- The founders of Memorex, such as Laurence Spitters, developed a manufacturing process to make quality chromium dioxide computer tape.
- By founding Memorex in Santa Clara, the company became the first computer start-up in Silicon Valley.
- The brand rights for Memorex are currently owned by Digital Products International, who markets audio equipment like microphones and karaoke machines.
The History of Memorex: What to Know
The Memorex company began in the early years of computer technology. At this point, reel-to-reel tapes were the primary means of data storage. The founders of the company developed a manufacturing process that made reliable chromium dioxide computer tape. In 1961, a group of engineers led by industrialist Laurence Spitters opened the company facility in Santa Clara, California.
The company focused primarily on the computer industry, especially in developing peripherals compatible with IBM equipment. However, within a decade they had branched into the consumer audiotape market. In this regard, the company is known for its 1972 ad campaign with jazz singer Ella Fitzgerald that asked, “Is it live, or is it Memorex?”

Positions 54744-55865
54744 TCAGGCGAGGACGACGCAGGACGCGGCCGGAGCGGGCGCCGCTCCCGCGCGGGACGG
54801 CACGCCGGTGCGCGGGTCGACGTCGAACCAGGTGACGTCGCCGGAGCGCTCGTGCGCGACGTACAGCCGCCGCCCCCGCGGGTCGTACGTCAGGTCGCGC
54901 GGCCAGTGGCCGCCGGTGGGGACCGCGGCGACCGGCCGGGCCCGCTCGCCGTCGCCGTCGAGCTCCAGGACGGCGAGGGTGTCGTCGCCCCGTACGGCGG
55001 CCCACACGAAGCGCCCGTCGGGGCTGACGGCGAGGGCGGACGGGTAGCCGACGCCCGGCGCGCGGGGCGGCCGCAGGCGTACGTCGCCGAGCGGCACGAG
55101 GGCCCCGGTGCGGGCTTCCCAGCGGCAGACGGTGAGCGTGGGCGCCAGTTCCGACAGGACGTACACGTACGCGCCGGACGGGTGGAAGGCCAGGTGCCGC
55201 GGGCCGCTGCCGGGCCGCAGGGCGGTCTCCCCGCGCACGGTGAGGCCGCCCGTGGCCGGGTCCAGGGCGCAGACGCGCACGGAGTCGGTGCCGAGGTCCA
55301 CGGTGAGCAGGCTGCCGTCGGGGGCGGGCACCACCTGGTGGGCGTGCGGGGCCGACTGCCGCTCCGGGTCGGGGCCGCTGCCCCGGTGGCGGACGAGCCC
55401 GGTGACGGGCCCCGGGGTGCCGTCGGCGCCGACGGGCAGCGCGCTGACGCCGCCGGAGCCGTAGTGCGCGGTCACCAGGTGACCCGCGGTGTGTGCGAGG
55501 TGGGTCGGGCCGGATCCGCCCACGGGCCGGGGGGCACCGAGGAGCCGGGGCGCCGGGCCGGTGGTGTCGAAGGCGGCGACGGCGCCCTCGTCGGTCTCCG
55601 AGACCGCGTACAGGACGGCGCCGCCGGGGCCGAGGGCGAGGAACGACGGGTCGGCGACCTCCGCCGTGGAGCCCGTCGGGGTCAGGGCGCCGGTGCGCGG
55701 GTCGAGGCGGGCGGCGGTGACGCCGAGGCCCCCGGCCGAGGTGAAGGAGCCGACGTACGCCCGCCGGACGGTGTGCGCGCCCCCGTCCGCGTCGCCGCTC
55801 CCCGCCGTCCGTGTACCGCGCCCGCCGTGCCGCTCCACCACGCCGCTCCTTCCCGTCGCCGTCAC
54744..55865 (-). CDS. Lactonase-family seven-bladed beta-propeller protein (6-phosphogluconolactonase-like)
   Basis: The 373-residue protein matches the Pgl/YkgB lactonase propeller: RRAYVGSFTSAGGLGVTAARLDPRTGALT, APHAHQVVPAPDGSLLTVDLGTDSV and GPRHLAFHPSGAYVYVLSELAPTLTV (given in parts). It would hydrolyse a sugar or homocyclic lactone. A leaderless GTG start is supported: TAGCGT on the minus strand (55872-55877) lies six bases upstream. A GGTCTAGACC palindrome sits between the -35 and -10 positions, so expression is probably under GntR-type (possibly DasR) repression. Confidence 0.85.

- Year Founded
- Laurence Spitters
- Computers, technology, and multi-media recording products
- Cerritos, California
- Key People
- Laurence L. Spitters, Arnold T. Challman, Donald F. Eldridge, and W Lawrence Noon
- Notable Products
- Computer Data Tape, Audio Cassettes, Hard disk drives
In 1981, the Burroughs Corporation purchased the company primarily for its business divisions that manufactured disk drives and other computer peripherals. Through the 1980s and 90s, Memorex continued to produce both computer products and audio media like tapes, CDs, and DVDs. However, the fast pace of hardware development coupled with the growth of digital audio technology led to the company declaring bankruptcy in 1996.
Today, the Memorex brand name is still in use for audio products. Tandy purchased the brand rights in 1982. They were acquired by Imation in 2006 for $300 million. Imation sold the name to Digital Products International in 2016. The current owner markets audio equipment like microphones and karaoke machines. While a karaoke machine is far from where the company started, the name still carries weight as a sign of audio fidelity.